Table 3 Outcomes of the 9 included case reports

Protocol and magnitude of forces

Cacciafesta et al. [17] used segments to protract tooth numbers 27 and 28 mesially, and the force was 50 g by coil spring. Re et al. [22] used an endosseous implant in the retromolar area and a T-loop to move tooth number 25 distally, and the active load was 50 g/mm. In Kravitz et al.’s article [18], tooth number 16 was intruded using temporary anchorage devices (TADs), and the forces were 100 g by elastic power chain in the initial 2 months and 150 g by coil spring in the next 4 months. Yao et al. [19] also used TADs to intrude two adjacent molars (26 and 27), and the forces were 150–200 g by elastic power chain. Kuroda et al. [14] performed group distalization of the maxillary dentition using multibrackets and TADs, and 9 teeth were moved distally through the MS bilaterally with a load of 200 g by coil spring. Oh et al. [16], Park et al. [15], Saglam et al. [21] and Carvalho et al. [20] used multibrackets to move maxillary teeth mesially or distally through the MS (TADs were utilized in Park et al.’s article). In these reports, “light forces” or “mild to moderate forces” were used. Generally, light to moderate forces (50–200 g) were applied to accomplish MTTMS.

Tooth movement type

In general, 7 articles reported MTTMS in the sagittal direction [14,15,16,17, 20,21,22], and 2 articles reported molar intrusion into the MS in the vertical direction [18, 19]. For tooth movement in the sagittal direction, all authors reported distal or mesial bodily movement of the target teeth [14,15,16,17,18,19,20,21,22]. However, Cacciafesta et al. [17], Re et al. [22], Oh et al. [16], Park et al. [15] and Kuroda et al. [14] revealed that the overall translation consisted of processes of initial tipping followed by up-righting. Saglam et al. [21] and Carvalho et al. [20] described distal bodily movement of the second premolars, but no details were provided in their reports. For molar intrusion into the MS, Yao et al. reported intrusion of tooth numbers 26 and 27 with slight distal tipping [19], while Kravitz et al. reported intrusion of tooth number 16 with palatal crown tipping [18].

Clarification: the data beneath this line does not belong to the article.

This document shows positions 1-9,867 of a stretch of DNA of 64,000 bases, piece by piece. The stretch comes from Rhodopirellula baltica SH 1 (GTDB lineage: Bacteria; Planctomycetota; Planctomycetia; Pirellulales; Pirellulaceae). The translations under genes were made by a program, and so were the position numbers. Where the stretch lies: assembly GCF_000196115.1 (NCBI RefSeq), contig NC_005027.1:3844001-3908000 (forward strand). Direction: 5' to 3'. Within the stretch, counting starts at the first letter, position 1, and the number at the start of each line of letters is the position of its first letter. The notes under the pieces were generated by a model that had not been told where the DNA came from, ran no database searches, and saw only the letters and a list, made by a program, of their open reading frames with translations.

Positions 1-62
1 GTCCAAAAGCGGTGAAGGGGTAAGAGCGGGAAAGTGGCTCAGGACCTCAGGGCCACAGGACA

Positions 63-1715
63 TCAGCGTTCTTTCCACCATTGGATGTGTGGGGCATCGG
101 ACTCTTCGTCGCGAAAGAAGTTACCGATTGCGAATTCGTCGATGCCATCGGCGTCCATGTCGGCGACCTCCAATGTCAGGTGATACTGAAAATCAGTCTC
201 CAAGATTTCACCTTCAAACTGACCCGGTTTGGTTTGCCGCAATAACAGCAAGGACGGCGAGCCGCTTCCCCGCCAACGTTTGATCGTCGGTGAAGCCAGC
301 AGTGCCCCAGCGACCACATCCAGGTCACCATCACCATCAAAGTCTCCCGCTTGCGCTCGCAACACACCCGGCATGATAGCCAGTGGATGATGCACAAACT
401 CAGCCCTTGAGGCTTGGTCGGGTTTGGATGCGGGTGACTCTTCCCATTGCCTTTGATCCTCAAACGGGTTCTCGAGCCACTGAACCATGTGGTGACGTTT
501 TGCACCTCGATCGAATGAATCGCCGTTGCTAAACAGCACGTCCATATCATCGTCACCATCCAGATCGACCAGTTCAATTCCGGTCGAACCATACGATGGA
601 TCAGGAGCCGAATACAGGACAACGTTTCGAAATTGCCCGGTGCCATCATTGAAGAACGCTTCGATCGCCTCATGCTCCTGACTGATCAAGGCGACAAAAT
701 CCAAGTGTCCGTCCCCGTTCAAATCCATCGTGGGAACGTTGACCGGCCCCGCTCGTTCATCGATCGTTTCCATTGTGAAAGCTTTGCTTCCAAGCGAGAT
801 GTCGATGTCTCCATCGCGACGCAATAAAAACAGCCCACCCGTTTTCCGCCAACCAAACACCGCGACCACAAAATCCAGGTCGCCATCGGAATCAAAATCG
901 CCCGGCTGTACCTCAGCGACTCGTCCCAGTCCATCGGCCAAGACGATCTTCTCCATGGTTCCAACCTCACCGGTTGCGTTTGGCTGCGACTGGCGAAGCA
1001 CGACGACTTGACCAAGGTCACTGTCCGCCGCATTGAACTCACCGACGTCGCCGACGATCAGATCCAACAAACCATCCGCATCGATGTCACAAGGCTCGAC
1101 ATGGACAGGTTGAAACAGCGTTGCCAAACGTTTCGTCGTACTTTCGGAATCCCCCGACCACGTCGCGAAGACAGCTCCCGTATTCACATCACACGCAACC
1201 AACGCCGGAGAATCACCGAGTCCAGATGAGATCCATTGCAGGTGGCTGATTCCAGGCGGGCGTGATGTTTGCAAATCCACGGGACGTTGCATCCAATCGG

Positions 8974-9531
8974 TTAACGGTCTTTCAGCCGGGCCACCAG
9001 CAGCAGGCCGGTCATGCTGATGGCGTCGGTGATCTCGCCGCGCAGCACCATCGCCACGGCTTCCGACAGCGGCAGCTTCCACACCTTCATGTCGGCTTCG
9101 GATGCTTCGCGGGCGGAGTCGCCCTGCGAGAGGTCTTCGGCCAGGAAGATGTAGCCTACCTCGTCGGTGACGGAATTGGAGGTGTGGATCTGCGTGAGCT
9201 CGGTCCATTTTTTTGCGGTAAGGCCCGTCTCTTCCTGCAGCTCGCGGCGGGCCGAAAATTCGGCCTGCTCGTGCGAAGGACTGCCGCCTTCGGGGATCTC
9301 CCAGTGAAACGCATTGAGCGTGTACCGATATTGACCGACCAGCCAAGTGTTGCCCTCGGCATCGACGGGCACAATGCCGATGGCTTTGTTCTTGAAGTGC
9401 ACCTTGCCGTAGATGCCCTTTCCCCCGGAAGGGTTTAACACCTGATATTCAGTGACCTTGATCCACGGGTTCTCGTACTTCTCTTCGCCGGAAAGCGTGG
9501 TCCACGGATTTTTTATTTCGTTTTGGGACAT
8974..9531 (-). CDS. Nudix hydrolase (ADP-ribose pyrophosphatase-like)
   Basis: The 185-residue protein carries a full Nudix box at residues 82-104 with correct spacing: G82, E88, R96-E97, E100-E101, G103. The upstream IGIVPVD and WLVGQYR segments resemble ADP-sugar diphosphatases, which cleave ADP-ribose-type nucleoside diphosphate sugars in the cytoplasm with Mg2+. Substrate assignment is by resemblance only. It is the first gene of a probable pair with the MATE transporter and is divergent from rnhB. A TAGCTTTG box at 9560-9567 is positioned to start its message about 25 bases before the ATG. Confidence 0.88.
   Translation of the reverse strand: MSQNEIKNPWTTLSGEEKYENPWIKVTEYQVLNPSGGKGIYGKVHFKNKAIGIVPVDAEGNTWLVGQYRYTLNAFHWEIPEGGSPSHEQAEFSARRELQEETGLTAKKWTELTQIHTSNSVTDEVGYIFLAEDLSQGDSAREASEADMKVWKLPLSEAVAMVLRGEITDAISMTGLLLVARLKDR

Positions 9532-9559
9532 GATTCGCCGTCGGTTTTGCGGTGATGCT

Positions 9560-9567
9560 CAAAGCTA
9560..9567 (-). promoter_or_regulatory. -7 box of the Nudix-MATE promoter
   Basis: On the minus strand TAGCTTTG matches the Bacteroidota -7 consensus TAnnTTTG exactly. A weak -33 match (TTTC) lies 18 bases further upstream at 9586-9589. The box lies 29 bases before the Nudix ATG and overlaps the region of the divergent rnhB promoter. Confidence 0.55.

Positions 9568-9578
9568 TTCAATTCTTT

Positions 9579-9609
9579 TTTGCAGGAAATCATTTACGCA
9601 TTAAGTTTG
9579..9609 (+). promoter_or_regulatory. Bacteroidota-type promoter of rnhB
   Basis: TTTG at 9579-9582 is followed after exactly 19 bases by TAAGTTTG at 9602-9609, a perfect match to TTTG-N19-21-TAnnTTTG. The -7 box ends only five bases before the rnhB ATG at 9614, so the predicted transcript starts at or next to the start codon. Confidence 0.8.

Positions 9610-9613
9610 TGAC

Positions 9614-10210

Duration and rate of tooth movement

For tooth movement in the sagittal direction, Re et al. moved tooth number 25 by 6 mm distally in 6 months [22]. Oh et al. reported distal movement of 5 mm for tooth number 25, mesial movement of 10 mm for tooth number 28, and opposing movement of 10 mm between tooth numbers 15 and 17 in 70 months [16]. Opposing movements of 2–3 mm between tooth numbers 14 and 16 and 1–2 mm between tooth numbers 24 and 26 were achieved in 30 months in Park et al.’s article [15]. Carvalho et al. moved tooth number 15 by 7 mm distally in 6 months [20]. In addition, Kuroda et al. achieved group distalization of the maxillary dentition of 4–5 mm in 28 months [14]. For tooth movement in the vertical direction, 3-mm intrusion in 5 months and 4.4-mm intrusion in 6 months for molars were reported by Yao et al. and Kravitz et al., respectively [18, 19]. Overall, for molar intrusion into the MS, the individual cases showed a rate of 0.6–0.7 mm/month, and for distal-mesial movement, rates of 0.16–1.17 and 0.05–0.16 mm/month were reported for premolars and molars, respectively.

Alveolar bone formation and remolding of the sinus floor

Re et al. [22], Saglam et al. [21], and Carvalho et al. [20] moved the second premolars distally through the MS with pneumatization into the alveolar bone. Alveolar bone formation occurred in the moving direction, along with direct remolding of the sinus lamina dura and sinus lift, and implants were subsequently inserted in the previous positions of the second premolars. Likewise, alveolar bone formation was observed in the studies of Cacciafesta et al. [17] and Oh et al. [16], and signs of sinus wall modeling were also observed in Oh et al.’s study. In terms of molar intrusion, Yao et al. and Kravitz et al. found that the lamina dura followed the course of molar intrusion, and bone remolding during intrusion was achieved in Yao et al.’s case [18, 19].

Safety and side effects

First, radiographically evident OIRR was reported by Cacciafesta et al. [17], Park et al. [15] and Carvalho et al. [20], whereas no apparent OIRR was reported by Kravitz et al. [18], Oh et al. [16] and Kuroda et al. [14]. Second, no perforation of the sinus floor or loss of pulp vitality was reported in the 9 cases [14,15,16,17,18,19,20,21,22]. Third, standard periodontal control measures were adapted by Cacciafesta et al., Re et al., Oh et al., and Saglam et al. [16, 17, 21, 22], and they reported that bone support and periodontal health were maintained. Similar result was observed by Yao et al. [19].

Stability and relapse